Although I have seen many types of root locus plots which have some curved behavior. I cannot find the poles for which my system has a given damping ration of \$ \zeta = 0.59 \$. I need to somehow find the intersection point between the root locus path and the damping ration line by hand, without using MATLAB. for the following 3rd order system: $$ G(s)= \frac{K}{s(s+3)(s+7)}. $$

root locus plots of a third order system

  • \$\begingroup\$ MASSIVE HINT: Utilize the general characteristic equation of \$s^2+2\zeta s \omega + \omega^2\$ ...... Then you need to use your factoring skills you learned from Algebra. This will help you find your poles. \$\endgroup\$
    – user103380
    Jan 6 '20 at 4:04
  • \$\begingroup\$ The system is 3rd order system G(s)= (K/s(s+3)(s+7)). If It was second order systems it will be easier since the root locus will break away and leave stright \$\endgroup\$
    – Faraj
    Jan 6 '20 at 4:26
  • \$\begingroup\$ This is information that is not explained your original post and therefore, I believe this question might provide some details you may need. However, you may find that you still need to provide a characteristic equation to find what you're looking for. \$\endgroup\$
    – user103380
    Jan 6 '20 at 5:15
  • \$\begingroup\$ remember that those poles lie in the line \$ s_0 = - \omega_n (\zeta + i \sqrt{1 - \zeta^2 } )\$, you have the \$ \zeta \$ and must find the \$ \omega_n \$. But you will probably have to write the closed-loop equation of the system \$ H(s) = \frac{G(s)}{1 + G(s)} \$. \$\endgroup\$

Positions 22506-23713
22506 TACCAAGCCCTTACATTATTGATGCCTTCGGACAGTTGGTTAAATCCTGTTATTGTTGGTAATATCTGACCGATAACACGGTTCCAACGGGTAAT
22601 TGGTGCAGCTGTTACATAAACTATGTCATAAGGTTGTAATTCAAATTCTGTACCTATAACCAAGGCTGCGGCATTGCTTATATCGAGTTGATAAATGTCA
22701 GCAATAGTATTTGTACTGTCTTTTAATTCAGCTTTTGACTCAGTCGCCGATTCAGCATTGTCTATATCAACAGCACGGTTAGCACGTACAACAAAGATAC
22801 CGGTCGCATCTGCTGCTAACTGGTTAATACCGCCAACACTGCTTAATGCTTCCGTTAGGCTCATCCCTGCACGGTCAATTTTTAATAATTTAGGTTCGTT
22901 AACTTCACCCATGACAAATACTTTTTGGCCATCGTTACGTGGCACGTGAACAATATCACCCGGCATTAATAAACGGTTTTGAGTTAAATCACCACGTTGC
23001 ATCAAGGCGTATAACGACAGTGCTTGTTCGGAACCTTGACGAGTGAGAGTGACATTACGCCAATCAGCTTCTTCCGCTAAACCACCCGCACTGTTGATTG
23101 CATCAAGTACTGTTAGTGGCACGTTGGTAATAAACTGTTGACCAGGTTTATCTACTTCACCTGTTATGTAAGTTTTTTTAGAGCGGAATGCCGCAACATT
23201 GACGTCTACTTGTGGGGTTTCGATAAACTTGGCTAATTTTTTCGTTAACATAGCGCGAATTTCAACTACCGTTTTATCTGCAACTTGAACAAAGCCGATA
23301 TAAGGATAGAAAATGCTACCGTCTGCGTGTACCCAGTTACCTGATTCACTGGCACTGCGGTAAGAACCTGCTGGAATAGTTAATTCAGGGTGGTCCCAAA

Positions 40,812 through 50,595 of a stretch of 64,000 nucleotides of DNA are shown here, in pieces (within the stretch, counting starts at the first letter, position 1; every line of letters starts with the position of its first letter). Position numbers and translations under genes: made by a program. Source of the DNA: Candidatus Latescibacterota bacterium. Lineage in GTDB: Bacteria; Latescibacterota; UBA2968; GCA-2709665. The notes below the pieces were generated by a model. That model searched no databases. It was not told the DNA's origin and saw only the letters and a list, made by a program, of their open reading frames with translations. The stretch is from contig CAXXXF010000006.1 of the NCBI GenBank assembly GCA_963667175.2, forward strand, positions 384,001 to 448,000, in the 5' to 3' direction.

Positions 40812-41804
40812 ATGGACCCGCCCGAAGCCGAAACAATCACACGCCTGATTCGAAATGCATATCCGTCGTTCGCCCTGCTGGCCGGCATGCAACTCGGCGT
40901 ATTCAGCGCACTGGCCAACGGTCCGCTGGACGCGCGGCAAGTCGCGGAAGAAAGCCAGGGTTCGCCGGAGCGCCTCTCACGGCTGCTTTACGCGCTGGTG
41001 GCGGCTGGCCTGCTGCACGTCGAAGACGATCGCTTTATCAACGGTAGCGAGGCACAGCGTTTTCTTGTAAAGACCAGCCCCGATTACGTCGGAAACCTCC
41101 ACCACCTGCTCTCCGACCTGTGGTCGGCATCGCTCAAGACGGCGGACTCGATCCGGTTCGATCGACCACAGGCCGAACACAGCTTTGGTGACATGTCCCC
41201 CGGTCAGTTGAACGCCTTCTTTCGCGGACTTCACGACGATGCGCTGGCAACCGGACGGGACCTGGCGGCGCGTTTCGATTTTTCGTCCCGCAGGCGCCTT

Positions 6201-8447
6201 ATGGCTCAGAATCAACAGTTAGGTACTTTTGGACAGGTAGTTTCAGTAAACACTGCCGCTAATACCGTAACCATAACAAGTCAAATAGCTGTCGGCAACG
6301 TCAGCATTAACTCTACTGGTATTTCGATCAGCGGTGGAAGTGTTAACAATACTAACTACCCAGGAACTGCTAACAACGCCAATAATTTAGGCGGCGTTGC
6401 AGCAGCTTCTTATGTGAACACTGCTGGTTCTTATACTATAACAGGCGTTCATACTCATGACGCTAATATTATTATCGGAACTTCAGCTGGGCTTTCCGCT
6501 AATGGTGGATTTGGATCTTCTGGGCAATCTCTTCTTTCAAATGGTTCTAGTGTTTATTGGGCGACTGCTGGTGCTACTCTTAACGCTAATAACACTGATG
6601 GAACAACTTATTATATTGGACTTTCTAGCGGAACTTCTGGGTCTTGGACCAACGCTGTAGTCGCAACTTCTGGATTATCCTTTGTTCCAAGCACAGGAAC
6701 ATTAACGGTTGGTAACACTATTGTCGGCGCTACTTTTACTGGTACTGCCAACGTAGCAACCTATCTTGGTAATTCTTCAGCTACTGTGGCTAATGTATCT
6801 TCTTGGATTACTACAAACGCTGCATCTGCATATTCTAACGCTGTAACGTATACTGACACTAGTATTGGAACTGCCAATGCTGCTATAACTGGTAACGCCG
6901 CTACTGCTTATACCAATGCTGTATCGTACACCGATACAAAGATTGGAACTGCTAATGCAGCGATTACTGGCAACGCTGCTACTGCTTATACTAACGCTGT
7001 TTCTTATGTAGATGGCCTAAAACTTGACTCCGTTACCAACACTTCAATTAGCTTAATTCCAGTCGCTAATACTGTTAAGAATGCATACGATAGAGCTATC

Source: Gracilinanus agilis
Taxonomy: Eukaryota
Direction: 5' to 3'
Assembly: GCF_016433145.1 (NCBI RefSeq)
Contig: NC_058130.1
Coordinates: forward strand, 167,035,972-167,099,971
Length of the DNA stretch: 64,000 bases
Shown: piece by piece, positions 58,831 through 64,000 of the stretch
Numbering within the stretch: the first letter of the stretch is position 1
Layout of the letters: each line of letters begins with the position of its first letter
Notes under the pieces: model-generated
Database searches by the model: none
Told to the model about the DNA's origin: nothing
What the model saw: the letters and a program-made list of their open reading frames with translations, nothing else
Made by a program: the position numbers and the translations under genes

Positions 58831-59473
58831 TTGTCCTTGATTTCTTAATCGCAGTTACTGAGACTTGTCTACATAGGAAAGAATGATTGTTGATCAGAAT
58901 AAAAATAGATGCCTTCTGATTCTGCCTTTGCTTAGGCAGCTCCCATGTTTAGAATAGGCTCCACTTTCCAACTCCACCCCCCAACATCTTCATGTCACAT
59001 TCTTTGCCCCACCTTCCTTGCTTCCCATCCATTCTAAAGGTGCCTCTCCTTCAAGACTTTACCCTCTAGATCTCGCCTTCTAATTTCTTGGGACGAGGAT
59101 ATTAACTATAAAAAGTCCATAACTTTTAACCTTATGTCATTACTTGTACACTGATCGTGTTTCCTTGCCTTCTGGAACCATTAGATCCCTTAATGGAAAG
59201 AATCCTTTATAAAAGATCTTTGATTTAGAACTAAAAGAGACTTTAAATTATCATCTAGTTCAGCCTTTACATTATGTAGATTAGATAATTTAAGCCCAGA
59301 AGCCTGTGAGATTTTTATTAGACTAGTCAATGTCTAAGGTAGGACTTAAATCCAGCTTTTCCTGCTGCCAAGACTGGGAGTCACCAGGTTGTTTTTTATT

– jDAQ
    Jan 6 '20 at 5:25
  • 1
    \$\begingroup\$ well, then explain what you want. Since a damping ratio only makes sense for a second order system. \$\endgroup\$
    – jDAQ
    Jan 6 '20 at 5:50

The third pole at S = -7 recedes away from the origin along the negative real axis, its effect on the overall transient response becomes less significant. It may generally be ignored if its magnitude is at least 10 times greater than the real part of the complex conjugate roots (which it is).

Therefore you can treat the 'curvey' part of the locus as though your system was second order.

To determine the values of the pair of complex conjugate roots you can use a graphical method.

Damping ratio, zeta = 0.59. Draw a line on your root locus plot from the s-plane's origin to the locus at an angle of cos^-1(0.59) to the real axis. Now you can read off the axes the real and imaginary values of the poles level with where the line from the origin crosses the locus.

You now have the complex conjugate pole values and only need to determine the value of the third pole. You do this by solving the characteristic equation with various values of k inserted.

Characteristic equation = S(S+3)(S+7) + K = 0

Enter various values of K into this equation and solve for S until you converge on the pole values for the complex conjugate pole values which you obtained earlier graphically. You now also have obtained the third pole value and as a bonus you have the value of K which gives these three pole values at a damping ratio of 0.59.

The difficult part is repeatedly solving the cubic equation and I am unable to help you with that.


Forward transfer function

Firstly, you need G(s)H(s), the loop transfer function. I’ve assumed that you have unity feedback and so H(s) = 1.

Secondly, your K (capital K) is not actually the gain because your transfer function is in standard form.

Equation for K

Where k (lower case k) is the dc open loop gain.

Putting your transfer function in the form necessary to isolate k.

Loop transfer function

The denominator of the closed loop transfer function (the characteristic equation) now becomes:-

Characteristic equation

This means that K = 21k Where k is the dc open loop gain which is to be varied.


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